Updating legacy control systems and software

In this case history, an automated equipment company learns that the ‘It's running fine, don't mess with it' attitude just won't work.

By Dan Hebert

AeroSpec in Chandler, Arizona, designs and builds a variety of custom automated equipment for the medical, semiconductor, automotive and defense industries. David Perkon, vice president, says he's seen many problems with legacy control systems.

"It's not uncommon to have firmware and software driver issues with legacy hardware and software," he says. "Working with a dated operating system or updating the operating system can cause issues with I/O drivers, application software and PC-based operator interfaces. A programmable controller's firmware might not be compatible with rack-mounted motion control cards and other smart modules."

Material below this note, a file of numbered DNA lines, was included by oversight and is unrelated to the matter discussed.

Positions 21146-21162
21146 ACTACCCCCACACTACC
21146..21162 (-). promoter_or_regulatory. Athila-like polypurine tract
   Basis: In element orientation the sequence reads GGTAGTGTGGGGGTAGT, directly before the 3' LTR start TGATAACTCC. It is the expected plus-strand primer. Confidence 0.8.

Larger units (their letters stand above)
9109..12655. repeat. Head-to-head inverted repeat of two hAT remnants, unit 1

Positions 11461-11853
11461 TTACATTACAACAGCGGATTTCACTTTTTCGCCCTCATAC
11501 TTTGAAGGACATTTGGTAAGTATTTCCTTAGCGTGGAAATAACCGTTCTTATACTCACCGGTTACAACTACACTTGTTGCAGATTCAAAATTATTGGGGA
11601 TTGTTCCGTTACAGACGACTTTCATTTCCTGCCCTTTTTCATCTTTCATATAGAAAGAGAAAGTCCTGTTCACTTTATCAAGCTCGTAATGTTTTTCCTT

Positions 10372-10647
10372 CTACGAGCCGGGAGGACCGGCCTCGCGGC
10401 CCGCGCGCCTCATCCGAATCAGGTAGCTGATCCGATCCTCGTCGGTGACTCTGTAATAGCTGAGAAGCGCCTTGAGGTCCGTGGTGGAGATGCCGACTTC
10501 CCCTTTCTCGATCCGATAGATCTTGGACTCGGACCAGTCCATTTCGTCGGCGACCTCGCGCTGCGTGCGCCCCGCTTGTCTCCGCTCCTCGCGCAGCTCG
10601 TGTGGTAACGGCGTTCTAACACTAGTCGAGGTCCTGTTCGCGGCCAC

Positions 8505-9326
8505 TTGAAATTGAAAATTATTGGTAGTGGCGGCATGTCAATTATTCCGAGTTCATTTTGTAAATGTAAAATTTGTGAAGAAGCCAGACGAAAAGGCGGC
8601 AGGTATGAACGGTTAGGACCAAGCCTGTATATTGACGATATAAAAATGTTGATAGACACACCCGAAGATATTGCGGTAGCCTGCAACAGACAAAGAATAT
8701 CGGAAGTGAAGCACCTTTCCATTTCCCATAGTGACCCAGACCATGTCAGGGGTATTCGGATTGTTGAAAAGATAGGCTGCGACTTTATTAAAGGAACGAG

Roadblocks to upgrading are many, he says. "There are the ‘It costs too much money,' or ‘I can't afford the downtime' customers. With many customers, not updating legacy hardware and software is more of a culture than a time-and-money issue. It's the ‘It's running fine, don't mess with it' attitude. All that sounds reasonable until the reality of failures brings production to a halt. Many customers just don't want to spend the money or are afraid to upgrade until they absolutely have to."

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